Pumpkins, squashes, and gourds…oh my! While fall is often referred to most endearingly as gourd season, we also can’t deny that when it comes down to it, we’re not entirely sure what constitutes a gourd, per se. Is gourd actually a blanket category for pumpkins and squashes? Is it a totally separate classification? These were the questions we had. These are the answers we found.
While each of these fruits (yes, they’re fruits) falls into the same plant family –– the cucurbitaceae family –– things get a little fuzzy when it comes to overlaps across the categories. For example, when it comes to squashes and pumpkins, all pumpkins are technically squashes, but not all squashes are pumpkins. (Not so clear cut, is it?) To help you get a handle on each of the cucurbitaceae family members, here’s a gist of how to differentiate each from the others.
Gourds –– much like squashes –– come in a wide range of shapes, sizes, and colors, though most share the quality of being hard-shelled and super durable. There are several varieties of gourds, including speckled swan gourds, dipper gourds, powderhorn gourds, and bottle gourds. (Miniature pumpkins often fall under the category of gourd, as well.) The biggest different between gourds and squashes is that gourds are purely decorative, for the most part, with the exception of some gourds in their immature stages, which may be eaten as vegetables much like a squash.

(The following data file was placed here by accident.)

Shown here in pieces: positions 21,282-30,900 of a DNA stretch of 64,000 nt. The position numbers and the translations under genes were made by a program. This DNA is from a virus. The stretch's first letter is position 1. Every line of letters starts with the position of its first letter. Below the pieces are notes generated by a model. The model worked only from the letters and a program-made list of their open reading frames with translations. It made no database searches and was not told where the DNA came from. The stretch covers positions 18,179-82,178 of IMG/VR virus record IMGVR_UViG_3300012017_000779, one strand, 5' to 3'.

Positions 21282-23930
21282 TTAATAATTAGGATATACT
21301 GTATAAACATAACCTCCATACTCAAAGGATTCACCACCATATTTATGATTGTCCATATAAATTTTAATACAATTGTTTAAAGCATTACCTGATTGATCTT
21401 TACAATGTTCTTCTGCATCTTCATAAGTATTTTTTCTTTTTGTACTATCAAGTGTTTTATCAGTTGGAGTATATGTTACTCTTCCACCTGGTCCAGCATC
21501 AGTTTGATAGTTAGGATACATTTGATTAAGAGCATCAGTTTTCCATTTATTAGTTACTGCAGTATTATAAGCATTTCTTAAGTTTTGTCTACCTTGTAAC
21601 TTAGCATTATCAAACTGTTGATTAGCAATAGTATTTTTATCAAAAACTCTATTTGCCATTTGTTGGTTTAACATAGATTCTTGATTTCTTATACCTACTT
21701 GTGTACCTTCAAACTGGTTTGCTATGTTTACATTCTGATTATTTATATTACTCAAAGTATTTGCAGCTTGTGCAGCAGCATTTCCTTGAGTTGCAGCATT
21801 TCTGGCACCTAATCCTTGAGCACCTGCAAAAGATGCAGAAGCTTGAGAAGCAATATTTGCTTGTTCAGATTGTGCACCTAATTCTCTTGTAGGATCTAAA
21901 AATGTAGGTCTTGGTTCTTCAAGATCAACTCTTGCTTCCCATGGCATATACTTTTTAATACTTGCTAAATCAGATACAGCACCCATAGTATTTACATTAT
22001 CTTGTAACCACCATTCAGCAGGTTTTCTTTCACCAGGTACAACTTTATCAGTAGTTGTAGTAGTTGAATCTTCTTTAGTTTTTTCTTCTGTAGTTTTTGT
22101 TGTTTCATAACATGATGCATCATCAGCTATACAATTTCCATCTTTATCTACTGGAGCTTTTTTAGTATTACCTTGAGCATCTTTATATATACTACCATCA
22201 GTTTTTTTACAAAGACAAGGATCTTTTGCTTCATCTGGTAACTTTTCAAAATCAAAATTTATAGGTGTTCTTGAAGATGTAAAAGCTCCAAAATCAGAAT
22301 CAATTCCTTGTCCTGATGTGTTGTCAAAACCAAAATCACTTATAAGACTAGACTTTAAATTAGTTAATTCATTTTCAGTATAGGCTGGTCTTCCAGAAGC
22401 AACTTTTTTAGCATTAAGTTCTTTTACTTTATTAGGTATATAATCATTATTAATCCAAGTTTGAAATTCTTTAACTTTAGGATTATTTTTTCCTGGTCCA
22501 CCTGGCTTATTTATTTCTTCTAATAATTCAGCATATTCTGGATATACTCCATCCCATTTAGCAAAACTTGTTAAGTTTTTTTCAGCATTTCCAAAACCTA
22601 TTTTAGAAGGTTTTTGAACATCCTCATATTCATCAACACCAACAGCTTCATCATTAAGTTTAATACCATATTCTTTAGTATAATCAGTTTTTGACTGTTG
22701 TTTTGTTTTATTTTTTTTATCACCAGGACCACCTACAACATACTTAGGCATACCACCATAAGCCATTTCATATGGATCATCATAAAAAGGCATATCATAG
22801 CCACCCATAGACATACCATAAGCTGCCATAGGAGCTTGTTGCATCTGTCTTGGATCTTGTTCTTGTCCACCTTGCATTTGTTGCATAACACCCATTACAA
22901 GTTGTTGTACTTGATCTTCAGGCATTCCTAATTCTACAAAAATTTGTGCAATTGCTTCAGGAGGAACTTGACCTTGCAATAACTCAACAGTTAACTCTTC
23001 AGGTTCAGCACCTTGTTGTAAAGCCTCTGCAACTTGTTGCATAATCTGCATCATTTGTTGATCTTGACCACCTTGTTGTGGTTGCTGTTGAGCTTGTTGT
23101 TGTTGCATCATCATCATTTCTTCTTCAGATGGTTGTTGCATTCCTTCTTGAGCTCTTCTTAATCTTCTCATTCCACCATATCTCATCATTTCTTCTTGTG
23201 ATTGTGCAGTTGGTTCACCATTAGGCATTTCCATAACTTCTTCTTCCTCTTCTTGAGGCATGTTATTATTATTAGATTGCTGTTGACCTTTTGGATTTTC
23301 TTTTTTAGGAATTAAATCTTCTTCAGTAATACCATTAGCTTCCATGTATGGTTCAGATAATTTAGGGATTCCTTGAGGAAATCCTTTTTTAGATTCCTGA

As opposed to decorative gourds, squashes are pretty much any members of the cucurbitaceae family that are edible, and they’re divided up into two categories: summer squash, which are usually a little more tender, and winter squash, which are the hard-skinned varieties. A few common summer squashes include zucchini, crookneck squash, and straightneck squash. Winter squashes, on the other hand, include varieties like acorn squash, butternut squash, and spaghetti squash. Unlike gourds, squashes are primarily used for culinary purposes. And while the two categories of squash are named according to seasons, the categories are actually less about seasonal availability and more about usage and shelf life (summer squash has a shorter shelf life than winter squash, thanks to the hard outer shell of the latter).
Okay, so here’s the real zinger. Ready? Are you sure? Okay. As far as pumpkins go, the truth is this: “pumpkin” doesn’t mean much of anything, really. Not botanically speaking, anyway. In fact, anything that we might classify as a pumpkin is really just a winter squash. The one notable difference between pumpkins and other winter squashes, though, is that pumpkins tend to be multifunctional –– i.e. you can eat it, but you can just as easily use it for decorative purposes like you would a gourd, too.